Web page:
By DAVID MCCOLLUM
LOG CABIN STAFF WRITER
The late Elwin Preacher Roe was a dominating pitcher for Harding University from 1935-38.
He was so dominating that his teammates literally sat down on the job.
It occurred when he struck out 26 batters in an 11-inning, 4-4 tie against Arkansas Tech in 1937.
"I think I actually struck out 27 but the catcher missed the ball on the third strike and the batter reached first and somehow they didn't count it," said Roe during an interview with the Creative Sports Network about two years ago.
"One inning, I looked around and I saw all three outfielders sitting down in centerfield talking," he said in the interview. "I just threw one easy to the plate and the batter hit a ball that my brother (one of the relaxing Harding outfielders) caught against the fence. I turned around and told those guys if they didn't want to play, just tell us and we'd find somebody else."
During that game, Roe is believed to be probably the only pitcher in Arkansas history to strike out 26 batters and not get the win.
Roe, who went on to become an icon pitcher from the Brooklyn Dodgers during their golden era in the late 1940s and early 1950s, died of colon cancer last November at age 92. His career was celebrated Monday during the Arkansas Sports Club's annual "Legends Luncheon," in which the life of an outstanding sports figure is celebrated posthumously.
Mike Harrison, executive director of the Arkansas Sports Club and head of the Creative Sports Network, and Harding University sports information director Scott Goode went to Roe's home in West Plains, Mo., for a three-hour interview two years ago. That interview was recorded on DVD and a small portion of it was shown to the sports club audience Monday.
Goode, in his 11th year as Harding SID, has researched Roe's career there extensively and offered highlights and stories at the luncheon.
Roe, who was initially recruited for basketball, pitched for the Bisons for 1935-38 and some of his memorabilia are on display at Harding. In addition to his performance in 1937 against Arkansas Tech, Roe once struck out 20 in a seven-inning game against Arkansas College (now Lyon College). According to Goode's research, Roe also lost an 8-6 game in which the Bisons committed 12 errors.
He was so dominating that Dr. George Benson, Harding president at the time, apparently overlooked an indirect transgression, according to a story Goode said Roe related to him.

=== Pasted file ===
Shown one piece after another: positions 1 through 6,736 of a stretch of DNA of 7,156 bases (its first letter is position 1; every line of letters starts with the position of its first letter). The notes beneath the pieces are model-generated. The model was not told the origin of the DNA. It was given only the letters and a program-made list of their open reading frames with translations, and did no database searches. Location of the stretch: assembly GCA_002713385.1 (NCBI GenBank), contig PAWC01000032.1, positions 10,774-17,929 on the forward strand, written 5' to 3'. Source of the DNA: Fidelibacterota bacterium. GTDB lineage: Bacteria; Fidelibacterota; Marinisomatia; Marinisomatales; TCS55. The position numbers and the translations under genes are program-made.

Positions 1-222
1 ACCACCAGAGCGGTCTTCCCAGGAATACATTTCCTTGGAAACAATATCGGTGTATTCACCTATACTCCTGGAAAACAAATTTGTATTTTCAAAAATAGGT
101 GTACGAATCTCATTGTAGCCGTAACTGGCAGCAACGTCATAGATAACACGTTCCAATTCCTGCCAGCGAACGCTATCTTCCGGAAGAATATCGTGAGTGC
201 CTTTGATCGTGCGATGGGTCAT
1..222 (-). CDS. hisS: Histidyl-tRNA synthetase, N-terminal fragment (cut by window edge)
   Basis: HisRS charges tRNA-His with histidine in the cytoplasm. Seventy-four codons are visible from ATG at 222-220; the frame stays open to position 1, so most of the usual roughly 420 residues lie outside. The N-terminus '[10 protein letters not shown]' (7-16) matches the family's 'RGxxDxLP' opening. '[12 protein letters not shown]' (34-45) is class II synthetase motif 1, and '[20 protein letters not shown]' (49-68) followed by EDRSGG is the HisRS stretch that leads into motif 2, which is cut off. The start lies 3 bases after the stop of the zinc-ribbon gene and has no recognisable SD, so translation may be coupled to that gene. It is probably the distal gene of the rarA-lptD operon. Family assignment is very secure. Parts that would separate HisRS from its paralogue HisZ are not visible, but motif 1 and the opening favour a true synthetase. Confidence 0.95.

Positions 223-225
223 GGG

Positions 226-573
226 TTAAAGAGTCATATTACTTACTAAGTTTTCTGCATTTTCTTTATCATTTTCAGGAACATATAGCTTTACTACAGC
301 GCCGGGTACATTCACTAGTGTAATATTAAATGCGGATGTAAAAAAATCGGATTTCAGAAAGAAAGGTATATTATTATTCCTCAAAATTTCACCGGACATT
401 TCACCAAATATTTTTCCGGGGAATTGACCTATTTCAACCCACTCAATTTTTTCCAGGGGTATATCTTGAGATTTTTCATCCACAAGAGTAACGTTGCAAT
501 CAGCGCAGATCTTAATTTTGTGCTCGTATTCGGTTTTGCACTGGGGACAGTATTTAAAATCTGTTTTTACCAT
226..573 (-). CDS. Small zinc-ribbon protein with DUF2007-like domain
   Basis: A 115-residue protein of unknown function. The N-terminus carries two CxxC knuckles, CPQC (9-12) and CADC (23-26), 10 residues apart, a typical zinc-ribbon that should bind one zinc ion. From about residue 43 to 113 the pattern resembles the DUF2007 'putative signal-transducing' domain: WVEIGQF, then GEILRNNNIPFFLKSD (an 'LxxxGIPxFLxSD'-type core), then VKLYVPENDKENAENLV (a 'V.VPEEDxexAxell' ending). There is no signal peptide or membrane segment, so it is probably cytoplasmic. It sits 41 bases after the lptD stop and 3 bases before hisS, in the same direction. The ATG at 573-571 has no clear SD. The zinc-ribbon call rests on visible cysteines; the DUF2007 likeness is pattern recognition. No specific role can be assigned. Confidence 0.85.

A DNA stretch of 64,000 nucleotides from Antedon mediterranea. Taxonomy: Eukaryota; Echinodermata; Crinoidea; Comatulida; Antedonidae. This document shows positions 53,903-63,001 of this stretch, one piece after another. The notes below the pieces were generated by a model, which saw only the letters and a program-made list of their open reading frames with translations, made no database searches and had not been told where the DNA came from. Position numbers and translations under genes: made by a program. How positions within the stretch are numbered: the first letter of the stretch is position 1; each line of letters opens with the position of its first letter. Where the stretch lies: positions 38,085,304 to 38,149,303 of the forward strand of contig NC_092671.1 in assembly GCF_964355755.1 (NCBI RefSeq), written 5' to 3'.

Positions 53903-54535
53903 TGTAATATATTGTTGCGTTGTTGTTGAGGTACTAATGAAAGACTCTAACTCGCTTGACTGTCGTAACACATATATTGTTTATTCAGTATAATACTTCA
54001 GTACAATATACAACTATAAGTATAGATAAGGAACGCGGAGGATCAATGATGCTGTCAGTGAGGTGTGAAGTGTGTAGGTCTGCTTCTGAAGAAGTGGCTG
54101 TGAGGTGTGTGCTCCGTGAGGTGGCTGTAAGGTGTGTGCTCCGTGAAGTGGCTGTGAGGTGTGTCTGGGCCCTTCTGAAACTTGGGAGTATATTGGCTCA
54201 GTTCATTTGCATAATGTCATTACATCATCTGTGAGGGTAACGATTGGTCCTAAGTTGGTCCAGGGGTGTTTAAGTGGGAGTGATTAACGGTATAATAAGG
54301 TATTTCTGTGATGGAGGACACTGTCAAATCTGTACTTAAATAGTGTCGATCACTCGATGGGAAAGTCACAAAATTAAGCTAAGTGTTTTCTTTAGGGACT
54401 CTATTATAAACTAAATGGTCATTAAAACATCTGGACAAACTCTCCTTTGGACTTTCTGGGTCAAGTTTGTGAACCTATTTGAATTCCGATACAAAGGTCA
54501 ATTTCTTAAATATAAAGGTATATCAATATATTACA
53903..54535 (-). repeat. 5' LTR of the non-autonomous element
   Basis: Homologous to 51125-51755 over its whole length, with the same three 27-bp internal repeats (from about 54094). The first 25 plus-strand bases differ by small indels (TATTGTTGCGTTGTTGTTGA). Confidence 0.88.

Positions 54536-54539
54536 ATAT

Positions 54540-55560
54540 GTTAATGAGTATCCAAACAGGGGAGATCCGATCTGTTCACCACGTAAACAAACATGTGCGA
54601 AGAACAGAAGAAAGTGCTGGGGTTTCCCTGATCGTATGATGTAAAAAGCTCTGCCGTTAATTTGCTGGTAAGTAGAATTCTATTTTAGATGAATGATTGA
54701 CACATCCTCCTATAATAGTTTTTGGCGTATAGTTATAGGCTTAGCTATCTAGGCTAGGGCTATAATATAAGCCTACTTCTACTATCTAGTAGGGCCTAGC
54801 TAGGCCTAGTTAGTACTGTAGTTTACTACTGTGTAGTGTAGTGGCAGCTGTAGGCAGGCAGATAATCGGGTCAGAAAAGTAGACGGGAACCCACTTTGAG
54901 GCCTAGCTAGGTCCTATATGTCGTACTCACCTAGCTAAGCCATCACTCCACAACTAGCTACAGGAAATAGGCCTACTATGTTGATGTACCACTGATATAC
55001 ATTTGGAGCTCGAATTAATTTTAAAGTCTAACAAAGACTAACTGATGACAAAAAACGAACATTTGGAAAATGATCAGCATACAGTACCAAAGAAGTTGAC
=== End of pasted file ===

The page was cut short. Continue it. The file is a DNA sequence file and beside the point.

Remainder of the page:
Smoking has always been prohibited on Harding's campus. Before a Bisons' home game, Roe was warming up in an adjacent field with his catcher, who was smoking a cigarette. The catcher spotted Benson walking toward the field and he quickly laid the cigarette on what was serving as home plate. Roe uncorked a sharp-breaking curve just as Benson neared and the ball hit the cigarette and knocked it away with a puff of smoke. Benson reportedly didn't say a word and kept on walking.
During a Harding assembly a week or so later, Goode said Benson bragged on Roe, saying, "He has such good control that he can knock a small stick off home plate."
Roe signed with the St. Louis Cardinals in 1938 and appeared in one game in which he gave up six hits, two walks and four runs in 2 2/3 innings.
According to Goode, Roe was signed out of college in 1938 and told he would break in by pitching in a few exhibition games. The Cards were not a very good team at the time, 17 1/2 games out and in seventh place among eight teams when Roe joined the team. Goode said that Lon Warneke, another Arkansan on the team, said at the time that he couldn't believe the fellow Arkansan did not know how to dip (tobacco). Goode said, "Frankie Frisch, the manager of the Cardinals at the time, had a quick hook with pitchers, especially if they started walking people. Warneke had taken Roe into the clubhouse to teach him how to dip when the Cardinal starter walked a few batters. Frisch suddenly called on Roe was a relief pitcher. He ran out and gave up six hits and four runs. His career with the Cardinals shows him with a 13.50 ERA for one game. He told us that he was always embarrassed to see that on a baseball card as his ERA for that season."